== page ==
How are you using `--skip-checks-i-know-better` today in Kafo and foreman-installer?

Are you using this option today? We are looking to better understand how this option is used to determine how it should look in the near future. Please comment if you

  1. Have any valid use case for an end-user of Foreman to use this installer feature
  2. Use this feature in your development workflow
  3. Are using Kafo in another project (not foreman-installer) that uses this feature
  4. Have any use case for skipping one or more individual checks without skipping checks as a whole

In my experience, this feature seems only useful for developers who might need to skip a check (e.g. system requirements check) in a development or CI environment, while Foreman end users should generally not be skipping any checks.

We are considering whether it is worthwhile to implement granular control over which checks are run and any additional examples would be very helpful in making the decision.

I’m not using this feature anywhere, but I can share, what the original motivation for implementing it was. Many versions ago, we wanted to make sure, that the fqdn is determined correctly, before the installation starts. It took several tries, before we got to reasonable detection. And since it was broken for several releases, we wanted to provide a way to finish the installation even in case, the check fails.

Over time, it became less useful in the foreman-installer. It felt as a good feature for any kind of kafo based installer. However, there don’t seem to be many installers based on kafo.

I’d dare to say, it’s safe to modify or even drop these days. I, as a developer, tend to comment checks in the code if I need to.

In our CI we don’t use --skip-checks-i-know-better because those are usually sane. The thing I run into the most is that on containers the FQDN is not correct, but there the whole install would fail anyway. There I think it makes sense.

A related parameter we have is in Katello where we implement --disable-system-checks (as a custom hook). Perhaps @Marek_Hulan remembers the history of why this is not using the option directly from Kafo.

That custom hook option is used in Katello’s CI because our CI systems have lower specs recommended. Disabling all checks just because of 1 is a bad thing and means we lower our coverage in CI. That’s why I think we need a more fine grained model which allows disabling just that. Even better would be one where we can actually tune memory requirements down (because that’s really the only thing). For example, we can implement a --tuning small option.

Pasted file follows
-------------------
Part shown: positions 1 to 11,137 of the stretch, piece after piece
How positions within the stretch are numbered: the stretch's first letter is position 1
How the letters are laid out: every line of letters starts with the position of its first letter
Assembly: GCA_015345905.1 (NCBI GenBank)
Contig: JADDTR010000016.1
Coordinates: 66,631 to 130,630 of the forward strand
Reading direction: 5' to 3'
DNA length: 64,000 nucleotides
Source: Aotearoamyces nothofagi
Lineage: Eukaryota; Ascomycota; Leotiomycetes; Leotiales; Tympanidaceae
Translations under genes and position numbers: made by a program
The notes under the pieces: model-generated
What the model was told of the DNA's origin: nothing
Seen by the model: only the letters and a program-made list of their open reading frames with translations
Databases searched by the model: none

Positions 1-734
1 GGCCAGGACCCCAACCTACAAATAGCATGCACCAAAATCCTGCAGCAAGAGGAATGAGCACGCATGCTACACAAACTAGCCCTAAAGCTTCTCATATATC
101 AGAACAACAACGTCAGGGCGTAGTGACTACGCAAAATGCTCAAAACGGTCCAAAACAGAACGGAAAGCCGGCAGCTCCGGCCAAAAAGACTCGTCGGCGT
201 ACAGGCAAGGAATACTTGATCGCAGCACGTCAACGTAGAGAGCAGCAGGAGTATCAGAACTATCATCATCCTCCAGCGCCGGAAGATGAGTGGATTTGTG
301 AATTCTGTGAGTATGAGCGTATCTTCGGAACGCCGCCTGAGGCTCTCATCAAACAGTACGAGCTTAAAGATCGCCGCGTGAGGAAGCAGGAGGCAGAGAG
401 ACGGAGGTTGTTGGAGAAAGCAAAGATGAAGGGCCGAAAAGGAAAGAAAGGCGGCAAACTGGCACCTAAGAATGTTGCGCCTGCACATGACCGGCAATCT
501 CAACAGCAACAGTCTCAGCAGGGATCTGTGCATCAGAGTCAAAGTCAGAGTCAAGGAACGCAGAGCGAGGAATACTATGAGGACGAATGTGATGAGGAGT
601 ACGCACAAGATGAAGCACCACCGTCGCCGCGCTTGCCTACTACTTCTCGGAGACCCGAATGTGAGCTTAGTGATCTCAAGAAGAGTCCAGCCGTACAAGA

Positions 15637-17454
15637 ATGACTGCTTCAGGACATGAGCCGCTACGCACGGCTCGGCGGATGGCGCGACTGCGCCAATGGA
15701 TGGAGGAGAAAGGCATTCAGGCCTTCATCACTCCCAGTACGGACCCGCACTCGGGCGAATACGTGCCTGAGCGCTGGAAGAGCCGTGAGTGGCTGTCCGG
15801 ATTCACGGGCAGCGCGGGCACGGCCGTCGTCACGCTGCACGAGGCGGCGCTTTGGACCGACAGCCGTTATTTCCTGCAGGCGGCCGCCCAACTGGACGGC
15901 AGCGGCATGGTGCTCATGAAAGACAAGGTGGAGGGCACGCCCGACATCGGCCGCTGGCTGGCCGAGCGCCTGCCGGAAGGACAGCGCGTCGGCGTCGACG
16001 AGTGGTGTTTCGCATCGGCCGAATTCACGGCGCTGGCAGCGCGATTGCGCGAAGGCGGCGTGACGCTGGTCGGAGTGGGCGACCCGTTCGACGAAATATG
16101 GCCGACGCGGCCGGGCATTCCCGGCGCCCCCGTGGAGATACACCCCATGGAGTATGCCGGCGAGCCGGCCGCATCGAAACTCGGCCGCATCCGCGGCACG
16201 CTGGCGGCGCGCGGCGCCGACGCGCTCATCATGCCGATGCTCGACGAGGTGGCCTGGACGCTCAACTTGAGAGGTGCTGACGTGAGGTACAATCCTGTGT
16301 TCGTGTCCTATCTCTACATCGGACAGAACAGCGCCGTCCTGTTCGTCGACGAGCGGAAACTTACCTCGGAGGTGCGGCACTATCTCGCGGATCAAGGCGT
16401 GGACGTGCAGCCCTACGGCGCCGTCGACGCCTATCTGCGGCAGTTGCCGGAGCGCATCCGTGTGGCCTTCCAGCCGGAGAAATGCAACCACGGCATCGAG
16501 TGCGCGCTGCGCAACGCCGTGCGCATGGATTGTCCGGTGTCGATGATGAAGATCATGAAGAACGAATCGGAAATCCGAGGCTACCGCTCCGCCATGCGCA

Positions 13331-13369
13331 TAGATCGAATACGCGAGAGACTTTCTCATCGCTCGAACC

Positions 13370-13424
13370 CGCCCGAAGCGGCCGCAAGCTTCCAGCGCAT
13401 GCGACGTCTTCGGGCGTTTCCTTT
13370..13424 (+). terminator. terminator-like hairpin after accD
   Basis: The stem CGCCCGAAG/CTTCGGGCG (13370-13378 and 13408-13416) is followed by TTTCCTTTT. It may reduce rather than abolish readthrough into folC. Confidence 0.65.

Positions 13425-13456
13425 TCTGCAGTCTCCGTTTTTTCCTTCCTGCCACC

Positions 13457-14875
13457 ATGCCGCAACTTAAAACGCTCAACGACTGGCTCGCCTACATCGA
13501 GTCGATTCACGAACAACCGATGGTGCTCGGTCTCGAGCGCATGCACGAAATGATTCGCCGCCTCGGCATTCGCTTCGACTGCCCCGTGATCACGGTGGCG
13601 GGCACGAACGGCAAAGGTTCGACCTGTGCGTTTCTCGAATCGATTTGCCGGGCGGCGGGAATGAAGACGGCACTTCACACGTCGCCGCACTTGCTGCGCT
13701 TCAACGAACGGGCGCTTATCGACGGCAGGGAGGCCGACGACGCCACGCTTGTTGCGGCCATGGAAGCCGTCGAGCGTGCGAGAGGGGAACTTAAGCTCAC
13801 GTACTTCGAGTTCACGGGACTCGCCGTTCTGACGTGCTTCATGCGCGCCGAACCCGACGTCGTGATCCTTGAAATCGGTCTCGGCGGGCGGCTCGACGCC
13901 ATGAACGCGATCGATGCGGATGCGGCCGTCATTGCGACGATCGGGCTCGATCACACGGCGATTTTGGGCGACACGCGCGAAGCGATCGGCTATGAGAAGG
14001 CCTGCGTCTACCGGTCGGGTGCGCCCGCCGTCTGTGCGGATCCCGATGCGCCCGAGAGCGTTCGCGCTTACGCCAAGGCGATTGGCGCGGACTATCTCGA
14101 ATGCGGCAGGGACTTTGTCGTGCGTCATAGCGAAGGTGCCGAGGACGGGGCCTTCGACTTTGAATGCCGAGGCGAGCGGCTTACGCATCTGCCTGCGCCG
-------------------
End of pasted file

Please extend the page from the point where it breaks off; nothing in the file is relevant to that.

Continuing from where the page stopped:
IMHO --disable-system-checks implies it’s a normal thing to disable them, but --skip-checks-i-know-better really discourages it. The naming might feel a bit user hostile, but it really drives home the intent. Checks are there for a reason. If a check is bad, it should be fixed or removed.

1 Like

I run many VMs with less than required 16 GB of RAM and I use this flag to be able to proceed.

This. Most of my testing vms don’t tick all the boxes when it comes to system checks.

I would have to agree, small VMs to test automation things often don’t require the hardware a real instance of Foreman or Foreman+Katello would. So having granular checks that can be disabled seems better than a blanket --skip-checks-i-know-better option. A --check-minimum-hw=false or --no-check-minimum-hw tells the reader what is intended. So does --check-fqdn=false or --no-check-fqdn. But being a new Foreman user, and having for moment enough RAM for VMs, I have never used the option, but it did make me curious when reading the --help output to see that, not enough to investigate, but still curious. That my 2c worth.

I think there used to be 2 different types of checks, one is whatever is executable, where --skip-checks-i-know-better was applicable and the second introduced only in katello-installer based on hooks. --disable-system-checks was introduced to signal to ignore these the second type of checks. I hope I remember correctly, it would be good to unify this, unless that already happened. Note that system checks (the first type) don’t have access to the runtime, so hooks based checks are more powerful. They can chech installer argument values, puppet parameter values etc.

So that’s exactly how this came up. We are in the process of merging checks into hooks which also means merging --skip-checks-i-know-better with --disable-system-checks.

We’re evaluating whether the replacement option should have granular control to skip individual hooks. In my experience working with end users these options aren’t commonly used, so perhaps if developers are the primary user of this feature other features might be a higher priority for now.

Thanks everyone for the comments, they are very helpful. If you have further thoughts on it, please do share.